Why A Musician Breathed New Life Into A 17,000-Year-Old Conch Shell Horn
A horn made from a conch shell over 17,000 years ago has blasted out musical notes for the first time in millennia.
Archaeologists originally found the seashell in 1931, in a French cave that contains prehistoric wall paintings. They speculated that the cave's past occupants had used the shell as a ceremonial cup for shared drinks, and that a hole in its tip was just accidental damage.
But some researchers have now concluded something different--the shell, which has been sitting in a museum for decades, was actually modified in sophisticated ways that could help it produce music. The scientists share their high-tech analyses in the journal Science Advances.
What's more, a musician who was invited to blow into the shell was able to produce three notes that were close in tone to today's C, D, and C sharp.
Hearing those notes was a profound moment for Carole Fritz, a prehistoric art specialist who is a senior scientist with the French National Centre for Scientific Research (CNRS) and director of the Chauvet Cave Scientific Team at MSHS Toulouse.
"For me, it was a big emotion," says Fritz. "A big emotion and a big stress."
Stress, she says, because the musician was forcing air through a priceless piece of human history--so the team asked him to attempt only a few notes.
"It was just to test the possibility and we decided not to continue and to play music with it," explains Philippe Walter, a chemist and senior research scientist at CNRS and director of the Laboratory of Molecular and Structural Archaeology at Sorbonne University.
This horn isn't the oldest known musical instrument. Some flutes made from bird bones and mammoth tusks go back about 40,000 years. Still, the ancient conch shell is a unique find.
The pointy end of the shell was deliberately opened up, Fritz and her colleagues say, and they detected remnants of a brown substance that they believe could have been resin or wax used to affix a mouthpiece. A scan of the shell's interior revealed that two holes had been drilled in spots that would allow a tube to come straight down from the mouthpiece to the inside.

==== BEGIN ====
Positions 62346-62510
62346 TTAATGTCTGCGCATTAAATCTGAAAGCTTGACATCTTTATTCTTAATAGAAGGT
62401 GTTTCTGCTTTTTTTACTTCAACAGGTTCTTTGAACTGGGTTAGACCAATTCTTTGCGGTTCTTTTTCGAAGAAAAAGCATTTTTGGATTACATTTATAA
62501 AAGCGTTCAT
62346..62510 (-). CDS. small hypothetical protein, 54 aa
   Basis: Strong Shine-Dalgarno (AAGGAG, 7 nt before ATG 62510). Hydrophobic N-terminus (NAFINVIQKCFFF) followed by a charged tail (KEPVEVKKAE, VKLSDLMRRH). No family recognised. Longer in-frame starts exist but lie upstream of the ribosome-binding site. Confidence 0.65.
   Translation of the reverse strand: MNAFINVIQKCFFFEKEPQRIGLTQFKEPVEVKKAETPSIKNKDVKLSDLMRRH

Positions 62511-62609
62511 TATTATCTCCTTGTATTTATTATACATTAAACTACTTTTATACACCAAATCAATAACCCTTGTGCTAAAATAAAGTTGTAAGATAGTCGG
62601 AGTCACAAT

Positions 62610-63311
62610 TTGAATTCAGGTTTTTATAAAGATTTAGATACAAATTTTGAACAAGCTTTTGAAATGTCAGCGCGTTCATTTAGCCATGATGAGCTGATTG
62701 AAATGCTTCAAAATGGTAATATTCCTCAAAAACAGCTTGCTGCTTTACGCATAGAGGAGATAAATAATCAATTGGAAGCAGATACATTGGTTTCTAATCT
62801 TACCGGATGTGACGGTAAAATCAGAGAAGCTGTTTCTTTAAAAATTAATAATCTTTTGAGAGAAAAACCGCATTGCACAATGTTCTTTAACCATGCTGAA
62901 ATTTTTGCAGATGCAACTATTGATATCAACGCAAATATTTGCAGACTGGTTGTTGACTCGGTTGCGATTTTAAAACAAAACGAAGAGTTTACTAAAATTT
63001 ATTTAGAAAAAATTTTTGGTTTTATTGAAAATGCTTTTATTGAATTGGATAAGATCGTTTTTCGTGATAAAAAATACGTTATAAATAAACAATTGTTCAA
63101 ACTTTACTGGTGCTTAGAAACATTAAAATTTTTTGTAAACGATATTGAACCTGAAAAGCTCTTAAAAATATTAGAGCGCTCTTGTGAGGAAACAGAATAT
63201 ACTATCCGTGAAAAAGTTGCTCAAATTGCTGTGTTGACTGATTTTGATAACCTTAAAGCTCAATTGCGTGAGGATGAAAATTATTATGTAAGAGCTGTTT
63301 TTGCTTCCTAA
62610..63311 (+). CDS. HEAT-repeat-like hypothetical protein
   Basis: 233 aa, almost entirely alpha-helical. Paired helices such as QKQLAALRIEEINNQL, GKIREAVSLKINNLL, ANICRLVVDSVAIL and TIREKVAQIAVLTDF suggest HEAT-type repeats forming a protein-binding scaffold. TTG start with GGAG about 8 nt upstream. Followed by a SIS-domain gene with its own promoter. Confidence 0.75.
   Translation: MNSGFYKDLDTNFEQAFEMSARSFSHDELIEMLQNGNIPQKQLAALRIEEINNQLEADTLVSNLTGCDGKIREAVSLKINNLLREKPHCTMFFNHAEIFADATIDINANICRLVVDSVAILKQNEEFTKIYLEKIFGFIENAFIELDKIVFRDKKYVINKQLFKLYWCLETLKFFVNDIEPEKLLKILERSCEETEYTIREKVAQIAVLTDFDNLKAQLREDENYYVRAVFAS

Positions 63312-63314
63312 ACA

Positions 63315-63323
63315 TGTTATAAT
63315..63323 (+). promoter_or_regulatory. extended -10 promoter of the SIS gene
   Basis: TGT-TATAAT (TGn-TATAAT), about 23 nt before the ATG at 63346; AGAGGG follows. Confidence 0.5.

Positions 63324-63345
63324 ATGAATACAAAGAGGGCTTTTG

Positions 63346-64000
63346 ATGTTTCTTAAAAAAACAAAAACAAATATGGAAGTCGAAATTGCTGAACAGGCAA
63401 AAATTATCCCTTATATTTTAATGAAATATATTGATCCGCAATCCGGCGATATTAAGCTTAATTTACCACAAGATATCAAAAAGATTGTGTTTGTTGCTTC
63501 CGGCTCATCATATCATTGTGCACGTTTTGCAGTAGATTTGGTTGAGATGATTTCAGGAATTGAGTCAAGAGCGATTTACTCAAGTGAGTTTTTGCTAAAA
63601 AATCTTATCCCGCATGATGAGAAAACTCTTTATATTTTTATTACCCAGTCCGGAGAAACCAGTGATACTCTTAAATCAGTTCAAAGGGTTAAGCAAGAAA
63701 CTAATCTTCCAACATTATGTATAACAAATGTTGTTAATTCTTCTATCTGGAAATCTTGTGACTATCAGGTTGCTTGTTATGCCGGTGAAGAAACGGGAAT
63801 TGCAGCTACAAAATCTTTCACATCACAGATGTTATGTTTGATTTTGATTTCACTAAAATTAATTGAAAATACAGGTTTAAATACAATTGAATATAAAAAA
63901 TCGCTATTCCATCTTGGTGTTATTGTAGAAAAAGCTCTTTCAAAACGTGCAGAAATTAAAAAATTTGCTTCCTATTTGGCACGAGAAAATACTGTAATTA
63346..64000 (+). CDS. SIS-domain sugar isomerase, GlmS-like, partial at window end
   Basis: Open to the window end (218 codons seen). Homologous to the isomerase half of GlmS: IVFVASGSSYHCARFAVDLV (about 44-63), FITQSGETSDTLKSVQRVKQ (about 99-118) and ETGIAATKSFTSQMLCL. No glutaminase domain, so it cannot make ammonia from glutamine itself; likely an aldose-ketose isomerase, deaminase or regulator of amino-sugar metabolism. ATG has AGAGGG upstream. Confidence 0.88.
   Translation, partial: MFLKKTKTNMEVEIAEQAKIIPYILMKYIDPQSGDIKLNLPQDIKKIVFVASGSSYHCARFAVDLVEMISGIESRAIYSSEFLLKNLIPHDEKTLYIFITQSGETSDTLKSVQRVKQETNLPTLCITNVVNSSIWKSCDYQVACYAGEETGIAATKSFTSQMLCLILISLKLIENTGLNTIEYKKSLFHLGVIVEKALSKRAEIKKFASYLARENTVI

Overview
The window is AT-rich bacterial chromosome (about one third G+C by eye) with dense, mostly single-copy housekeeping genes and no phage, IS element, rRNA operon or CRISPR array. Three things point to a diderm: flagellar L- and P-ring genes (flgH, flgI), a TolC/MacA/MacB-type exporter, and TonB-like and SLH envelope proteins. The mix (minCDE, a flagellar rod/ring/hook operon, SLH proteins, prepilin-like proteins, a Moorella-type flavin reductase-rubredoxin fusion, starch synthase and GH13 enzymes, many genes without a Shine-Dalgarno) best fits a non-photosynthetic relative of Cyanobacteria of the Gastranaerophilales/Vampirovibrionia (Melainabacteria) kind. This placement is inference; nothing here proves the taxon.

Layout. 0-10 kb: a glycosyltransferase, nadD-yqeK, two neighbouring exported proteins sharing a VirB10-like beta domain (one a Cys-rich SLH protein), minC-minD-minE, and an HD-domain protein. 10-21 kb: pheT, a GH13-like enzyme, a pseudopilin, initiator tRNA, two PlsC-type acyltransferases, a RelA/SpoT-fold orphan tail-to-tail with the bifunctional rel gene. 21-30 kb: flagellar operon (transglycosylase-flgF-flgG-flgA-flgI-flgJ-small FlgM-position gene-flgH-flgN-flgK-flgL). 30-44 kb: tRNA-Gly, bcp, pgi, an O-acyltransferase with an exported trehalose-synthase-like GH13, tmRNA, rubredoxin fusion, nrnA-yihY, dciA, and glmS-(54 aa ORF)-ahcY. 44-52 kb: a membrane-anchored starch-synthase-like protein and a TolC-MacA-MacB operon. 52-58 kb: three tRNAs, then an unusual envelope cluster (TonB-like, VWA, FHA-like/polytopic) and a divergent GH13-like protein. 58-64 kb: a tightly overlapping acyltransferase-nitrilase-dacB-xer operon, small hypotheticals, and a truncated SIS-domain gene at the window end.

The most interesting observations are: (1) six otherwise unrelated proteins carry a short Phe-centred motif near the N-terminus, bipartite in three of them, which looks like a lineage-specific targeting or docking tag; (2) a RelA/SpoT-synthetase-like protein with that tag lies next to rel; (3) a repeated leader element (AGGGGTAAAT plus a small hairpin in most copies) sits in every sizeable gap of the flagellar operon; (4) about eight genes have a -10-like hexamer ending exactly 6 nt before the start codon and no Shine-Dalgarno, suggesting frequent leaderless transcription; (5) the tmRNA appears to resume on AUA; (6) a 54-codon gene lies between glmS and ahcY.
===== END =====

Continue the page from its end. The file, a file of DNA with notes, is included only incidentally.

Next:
The musician who played the shell horn, however, had to use it as it was, without a mouthpiece or tube. Plus, he didn't play it in a cave—where the acoustics might have given the instrument an even deeper resonance.
It looks like the conch shell got decorated in the same way as the cave where it was found. A technique used to find traces of ancient pigment not visible to the naked eye determined that the inner surface of the shell's wide-open mouth has red marks with rounded edges. "It reminds us of the red dots made with fingertips on the walls of the cave," says Gilles Tosello, a prehistorian with the Research and Study Center for Prehistoric Art at MSHS Toulouse.
Muralists in the Marsoulas cave used this fingerprint pointillism to create images of animals like bison. Finding similar marks on the conch shell, says Tosello, makes this the first time that scientists have established a strong symbolic connection between cave paintings and music.
Other archaeologists say they're convinced that this shell is a musical instrument.
"The research they did on the painting and pigments within the shell lead me to believe that, yeah, this is probably an instrument and was probably used to make music," says Daniel Adler, a University of Connecticut archaeologist who has written about the deep history of music.
The earliest music was likely vocal, and "it doesn't take much effort to start banging things together to make a rhythm," says Adler. "In fact, daily life in the Stone Age, or Paleolithic, was accompanied by rhythmic sounds simply made by the production of stone tools."
Instruments like drums or rattles made of perishable materials like leather or wood wouldn't persist in the archaeological record, he says. That's why the oldest surviving instruments are flutes made of hard materials like bone—and now, this conch shell horn.
"It's an exceptional piece. It's been brought many tens of kilometers from the sea to make it to the cave where it was discovered," says Nicholas Conard, an archaeologist at the University of Tübingen in Germany known for his work on prehistoric flutes. "I think it was transported for a reason. I think it was modified for a reason. And I think we can be pretty sure that about 18,000 years ago it was used to play music in the caves."
"I'm super happy about it," Conard adds, "because it's kind of lonely having all these flutes that we've got from our sites and there's not too much to compare it to."
Paleolithic music could have been part of rituals or ceremonies held within the caves. The scenes on painted walls, sacred music, and possibly plant-based drugs could have melded together into a heady experience designed to communicate important cultural memories or messages.
In the caves, "it's often cold, it's often dark, there's water dripping, you have echoes, people have lamps made of stone with some animal fat burning, so there's a flicker and smoke," says Adler. "And if you can throw in a few psychedelics, even better."
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